Some might think that four days of gastronomy related learnings, paired with eating and drinking is excessive, to them I say not true. Four days seemed like just enough. Our morning took place at The Old Church on the Hill a beautiful old property that supports more than 30 local communities. The Hazara community from Afghanistan are one such cohort, on this morning, we were treated with a homemade Hazara breakfast.
Hazara migrant Bibi started her day at 4.30am picking silver beet from her own garden and making us the most exquisite flatbread, this was then topped off with a to-die-for date and tamarind syrup and herb yoghurt. As a group we shared a meal, robust conversation, and plenty of coffee before heading in to our first talk of the day.
Hannah Moloney filled the room with her high energy and optimism for the future of regenerative food. She spoke of radical hope. “Imagination is the key ingredient and hope for the future. We invest in our home in the hope that future generations will continue the dream”. And dream we did. Those discussions saw us dreaming big. Hannah encouraged Bold ambitious thinking, combined most importantly with Bold, Ambitious ACTION!
Sandra Clark provided insight into Food cooperatives (Co-Ops). They are growing in popularity as interest in food, organics, eating local and knowing where your food comes from becomes a priority for many.
Bridget from Foodshare spoke of Sharing a Growing Thing. Bridget introduced local food relief agency Foodshare to our symposiasts, a community owned and operated organisation supported by over 200 volunteers and 260 partner organisations to reduce food insecurity across central Victoria. The organisation started in 2013 and support more than 13,000 people in the Bendigo region each week. They have developed some great local initiatives, working with farmers on a ‘Grow a row’ program, growing a row of vegetables specifically for Foodshare. They also do a lot of gleaning in Harcourt for fruit. In addition to delivering food relief, Foodshare have a youth program called You Foods that works to decrease youth food insecurity.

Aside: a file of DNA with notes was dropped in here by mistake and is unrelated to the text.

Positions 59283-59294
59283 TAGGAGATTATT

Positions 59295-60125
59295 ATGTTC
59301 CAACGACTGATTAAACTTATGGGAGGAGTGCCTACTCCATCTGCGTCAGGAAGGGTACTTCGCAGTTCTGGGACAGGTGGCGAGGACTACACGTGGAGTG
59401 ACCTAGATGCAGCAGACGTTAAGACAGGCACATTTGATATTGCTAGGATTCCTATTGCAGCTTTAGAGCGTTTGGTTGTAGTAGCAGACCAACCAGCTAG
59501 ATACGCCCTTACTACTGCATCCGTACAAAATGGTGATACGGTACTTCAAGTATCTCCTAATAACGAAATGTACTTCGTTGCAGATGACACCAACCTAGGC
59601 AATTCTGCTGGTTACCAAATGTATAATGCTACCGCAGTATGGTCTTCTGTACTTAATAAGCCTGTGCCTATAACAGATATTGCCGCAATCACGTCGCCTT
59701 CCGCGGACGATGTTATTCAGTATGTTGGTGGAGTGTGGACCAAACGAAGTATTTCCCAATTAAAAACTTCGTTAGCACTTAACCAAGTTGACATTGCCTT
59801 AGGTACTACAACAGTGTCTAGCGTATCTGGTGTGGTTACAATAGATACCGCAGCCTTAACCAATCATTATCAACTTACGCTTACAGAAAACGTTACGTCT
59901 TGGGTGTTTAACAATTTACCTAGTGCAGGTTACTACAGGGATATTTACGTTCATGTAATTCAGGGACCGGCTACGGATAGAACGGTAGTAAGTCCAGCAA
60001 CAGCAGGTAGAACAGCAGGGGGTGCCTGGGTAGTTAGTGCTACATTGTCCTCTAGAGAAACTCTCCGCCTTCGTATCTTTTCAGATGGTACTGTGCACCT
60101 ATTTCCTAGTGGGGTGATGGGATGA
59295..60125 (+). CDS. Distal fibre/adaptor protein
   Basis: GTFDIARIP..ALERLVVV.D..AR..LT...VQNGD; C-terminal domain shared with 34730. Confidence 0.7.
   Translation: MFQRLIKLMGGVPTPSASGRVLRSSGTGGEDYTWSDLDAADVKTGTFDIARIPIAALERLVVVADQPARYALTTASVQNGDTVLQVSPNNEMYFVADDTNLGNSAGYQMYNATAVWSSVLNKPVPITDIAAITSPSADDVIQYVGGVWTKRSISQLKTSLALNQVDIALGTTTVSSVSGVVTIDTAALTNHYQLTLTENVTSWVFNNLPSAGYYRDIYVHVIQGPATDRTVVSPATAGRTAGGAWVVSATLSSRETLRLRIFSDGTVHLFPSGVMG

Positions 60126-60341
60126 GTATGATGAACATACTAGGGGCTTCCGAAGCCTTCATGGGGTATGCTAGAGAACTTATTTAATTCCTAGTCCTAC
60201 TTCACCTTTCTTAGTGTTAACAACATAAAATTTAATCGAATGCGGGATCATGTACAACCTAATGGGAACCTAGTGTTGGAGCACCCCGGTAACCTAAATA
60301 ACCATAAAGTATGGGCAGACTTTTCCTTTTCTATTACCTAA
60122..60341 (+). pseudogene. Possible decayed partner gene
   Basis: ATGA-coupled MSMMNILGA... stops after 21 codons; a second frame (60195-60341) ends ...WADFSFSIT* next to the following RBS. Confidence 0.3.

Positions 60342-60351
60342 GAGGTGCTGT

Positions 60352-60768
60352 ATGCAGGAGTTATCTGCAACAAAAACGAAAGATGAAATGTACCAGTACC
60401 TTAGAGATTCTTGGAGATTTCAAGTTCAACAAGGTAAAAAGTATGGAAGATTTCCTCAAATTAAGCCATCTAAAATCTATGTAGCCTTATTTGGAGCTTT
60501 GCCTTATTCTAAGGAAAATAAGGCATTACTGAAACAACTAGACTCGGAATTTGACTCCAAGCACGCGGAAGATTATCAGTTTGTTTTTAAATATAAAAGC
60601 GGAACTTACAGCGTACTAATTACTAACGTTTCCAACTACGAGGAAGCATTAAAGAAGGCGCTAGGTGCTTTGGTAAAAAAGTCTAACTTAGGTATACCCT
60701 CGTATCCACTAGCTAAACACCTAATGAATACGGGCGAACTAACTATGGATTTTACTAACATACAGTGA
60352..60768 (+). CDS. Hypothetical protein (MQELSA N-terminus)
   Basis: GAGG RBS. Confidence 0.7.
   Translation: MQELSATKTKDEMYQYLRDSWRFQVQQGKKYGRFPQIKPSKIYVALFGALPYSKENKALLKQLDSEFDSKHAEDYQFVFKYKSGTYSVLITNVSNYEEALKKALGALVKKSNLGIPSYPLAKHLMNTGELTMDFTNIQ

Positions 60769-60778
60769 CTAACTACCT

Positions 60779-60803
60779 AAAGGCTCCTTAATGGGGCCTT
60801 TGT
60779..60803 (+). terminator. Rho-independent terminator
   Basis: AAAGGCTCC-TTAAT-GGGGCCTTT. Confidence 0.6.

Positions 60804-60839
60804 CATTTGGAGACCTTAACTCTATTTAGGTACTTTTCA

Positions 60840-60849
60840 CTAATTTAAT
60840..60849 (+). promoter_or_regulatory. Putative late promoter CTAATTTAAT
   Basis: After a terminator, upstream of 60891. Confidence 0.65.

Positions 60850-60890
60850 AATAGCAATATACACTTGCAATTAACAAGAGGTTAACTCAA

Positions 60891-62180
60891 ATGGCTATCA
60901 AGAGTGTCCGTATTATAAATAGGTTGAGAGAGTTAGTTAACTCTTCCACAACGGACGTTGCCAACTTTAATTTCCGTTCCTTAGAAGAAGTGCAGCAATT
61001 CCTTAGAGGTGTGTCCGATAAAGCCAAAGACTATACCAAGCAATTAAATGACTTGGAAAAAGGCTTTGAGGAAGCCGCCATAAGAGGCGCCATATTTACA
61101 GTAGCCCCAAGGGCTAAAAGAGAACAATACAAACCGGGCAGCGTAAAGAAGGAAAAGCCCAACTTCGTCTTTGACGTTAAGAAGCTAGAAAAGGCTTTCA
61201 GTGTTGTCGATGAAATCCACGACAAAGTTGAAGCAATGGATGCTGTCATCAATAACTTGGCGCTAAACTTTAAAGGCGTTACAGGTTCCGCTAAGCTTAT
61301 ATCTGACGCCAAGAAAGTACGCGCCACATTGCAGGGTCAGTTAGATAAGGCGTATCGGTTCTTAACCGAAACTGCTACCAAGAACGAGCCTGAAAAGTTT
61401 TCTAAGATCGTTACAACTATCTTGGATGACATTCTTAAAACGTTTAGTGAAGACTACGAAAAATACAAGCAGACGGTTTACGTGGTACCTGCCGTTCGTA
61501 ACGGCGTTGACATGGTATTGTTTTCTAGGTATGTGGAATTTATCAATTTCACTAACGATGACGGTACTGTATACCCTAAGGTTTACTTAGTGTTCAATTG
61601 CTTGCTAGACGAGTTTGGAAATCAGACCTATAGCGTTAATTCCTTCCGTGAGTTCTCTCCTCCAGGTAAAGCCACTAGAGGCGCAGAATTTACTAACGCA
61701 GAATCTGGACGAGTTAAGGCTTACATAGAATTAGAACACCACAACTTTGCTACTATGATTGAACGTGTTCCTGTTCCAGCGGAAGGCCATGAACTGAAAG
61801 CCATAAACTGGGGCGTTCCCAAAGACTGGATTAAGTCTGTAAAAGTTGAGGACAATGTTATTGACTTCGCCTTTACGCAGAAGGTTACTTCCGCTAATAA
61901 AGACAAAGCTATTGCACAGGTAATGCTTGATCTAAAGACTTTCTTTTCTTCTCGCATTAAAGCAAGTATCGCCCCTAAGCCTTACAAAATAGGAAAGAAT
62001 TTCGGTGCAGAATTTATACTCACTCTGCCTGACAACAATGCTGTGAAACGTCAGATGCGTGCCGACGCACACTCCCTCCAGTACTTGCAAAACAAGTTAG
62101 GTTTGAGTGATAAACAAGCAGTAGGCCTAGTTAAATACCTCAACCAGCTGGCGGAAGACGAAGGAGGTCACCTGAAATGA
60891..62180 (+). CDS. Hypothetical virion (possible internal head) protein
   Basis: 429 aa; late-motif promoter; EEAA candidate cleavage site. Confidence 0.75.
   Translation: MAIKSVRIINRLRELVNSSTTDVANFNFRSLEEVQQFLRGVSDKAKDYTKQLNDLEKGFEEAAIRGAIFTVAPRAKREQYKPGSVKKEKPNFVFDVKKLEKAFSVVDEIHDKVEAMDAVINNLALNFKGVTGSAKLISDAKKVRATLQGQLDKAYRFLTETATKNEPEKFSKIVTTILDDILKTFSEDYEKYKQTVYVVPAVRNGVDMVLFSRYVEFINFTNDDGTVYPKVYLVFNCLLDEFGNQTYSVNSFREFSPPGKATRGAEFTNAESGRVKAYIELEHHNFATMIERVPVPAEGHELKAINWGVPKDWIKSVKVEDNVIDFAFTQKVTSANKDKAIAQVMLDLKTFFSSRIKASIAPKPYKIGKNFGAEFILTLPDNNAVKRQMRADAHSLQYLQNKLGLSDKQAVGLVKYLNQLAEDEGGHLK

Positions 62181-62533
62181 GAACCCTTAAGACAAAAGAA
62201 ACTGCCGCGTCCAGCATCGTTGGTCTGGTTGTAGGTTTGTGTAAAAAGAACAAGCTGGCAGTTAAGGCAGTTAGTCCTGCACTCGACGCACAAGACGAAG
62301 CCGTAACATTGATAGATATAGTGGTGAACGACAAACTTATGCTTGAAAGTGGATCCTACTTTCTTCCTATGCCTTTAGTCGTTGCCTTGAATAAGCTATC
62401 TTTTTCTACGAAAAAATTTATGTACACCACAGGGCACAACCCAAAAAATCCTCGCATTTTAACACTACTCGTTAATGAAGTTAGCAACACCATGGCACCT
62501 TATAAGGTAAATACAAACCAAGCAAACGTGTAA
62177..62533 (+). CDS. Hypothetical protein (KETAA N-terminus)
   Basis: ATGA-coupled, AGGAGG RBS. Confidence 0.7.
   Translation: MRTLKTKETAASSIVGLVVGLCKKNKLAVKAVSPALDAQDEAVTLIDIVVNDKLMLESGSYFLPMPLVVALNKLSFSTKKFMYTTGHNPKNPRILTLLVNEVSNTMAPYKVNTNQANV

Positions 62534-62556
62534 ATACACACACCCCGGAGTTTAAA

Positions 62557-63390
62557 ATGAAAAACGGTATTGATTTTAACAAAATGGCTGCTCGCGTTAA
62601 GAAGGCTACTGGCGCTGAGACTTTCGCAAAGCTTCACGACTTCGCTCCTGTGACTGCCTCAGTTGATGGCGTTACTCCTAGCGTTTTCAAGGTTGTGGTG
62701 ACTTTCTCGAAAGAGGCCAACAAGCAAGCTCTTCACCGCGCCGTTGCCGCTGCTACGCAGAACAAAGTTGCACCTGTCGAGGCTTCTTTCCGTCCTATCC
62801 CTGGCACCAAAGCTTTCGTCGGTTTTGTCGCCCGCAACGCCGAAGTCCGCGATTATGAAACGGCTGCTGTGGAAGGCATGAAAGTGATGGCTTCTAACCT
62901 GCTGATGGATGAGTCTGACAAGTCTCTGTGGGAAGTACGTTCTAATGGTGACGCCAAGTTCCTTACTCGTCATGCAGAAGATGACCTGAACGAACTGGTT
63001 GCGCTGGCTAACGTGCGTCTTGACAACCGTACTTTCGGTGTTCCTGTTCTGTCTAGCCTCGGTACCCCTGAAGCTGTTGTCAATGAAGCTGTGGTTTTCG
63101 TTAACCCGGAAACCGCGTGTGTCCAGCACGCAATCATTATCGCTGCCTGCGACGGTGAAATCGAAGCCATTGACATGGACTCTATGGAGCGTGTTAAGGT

Foodshare are currently raising funds for a community food hub, with a target of $1.8 million dollars, they have already hit $1.4 million and hope to reach their target in the near future.
I haven’t talked about eating for a while. Morning tea was scones with jam and cream by none other than the CWA, we were also treated to a bit of mid-morning shopping with a CWA stall set up purely for our pleasure, comprising of all types of deliciousness.
After a wrap up discussion, a chat about a possible Symposium legacy project and voting on the next location for the 25th symposium (Launceston, new City of Gastronomy put up their hand for that) we then bid our farewells and a small selection of symposiasts made their way to Bridgeward Grove for a very personal olive oil tasting, grove tour and lunch.
Julie and Millie from Bridgeward Grove are two of only a handful of olive oil sommeliers in Australia. We were handed the paperwork that one would receive when professionally tasting and rating olive oil and after some instruction on how best to warm the oil by holding the glass in the palm of our hand and rubbing the bottom slightly, whilst covering the top with our hand, we went about tasting, swooshing and then swallowing said olive oil before rating like professionals. After tasting and rating we shared a lunch of pasta topped with Julie’s own homemade passata (sprinkled with olives off the tasting plate), we then walked that off with a tour of the grove. The four days were truly a lot to digest (no pun intended 😊). The symposium covered so many elements of gastronomy, it is impossible to discuss it all in this forum, however If you would like to learn more or are keen for a trip to Launceston next year, head to https://www.gastronomers.net/
Photo credit: Liz Martin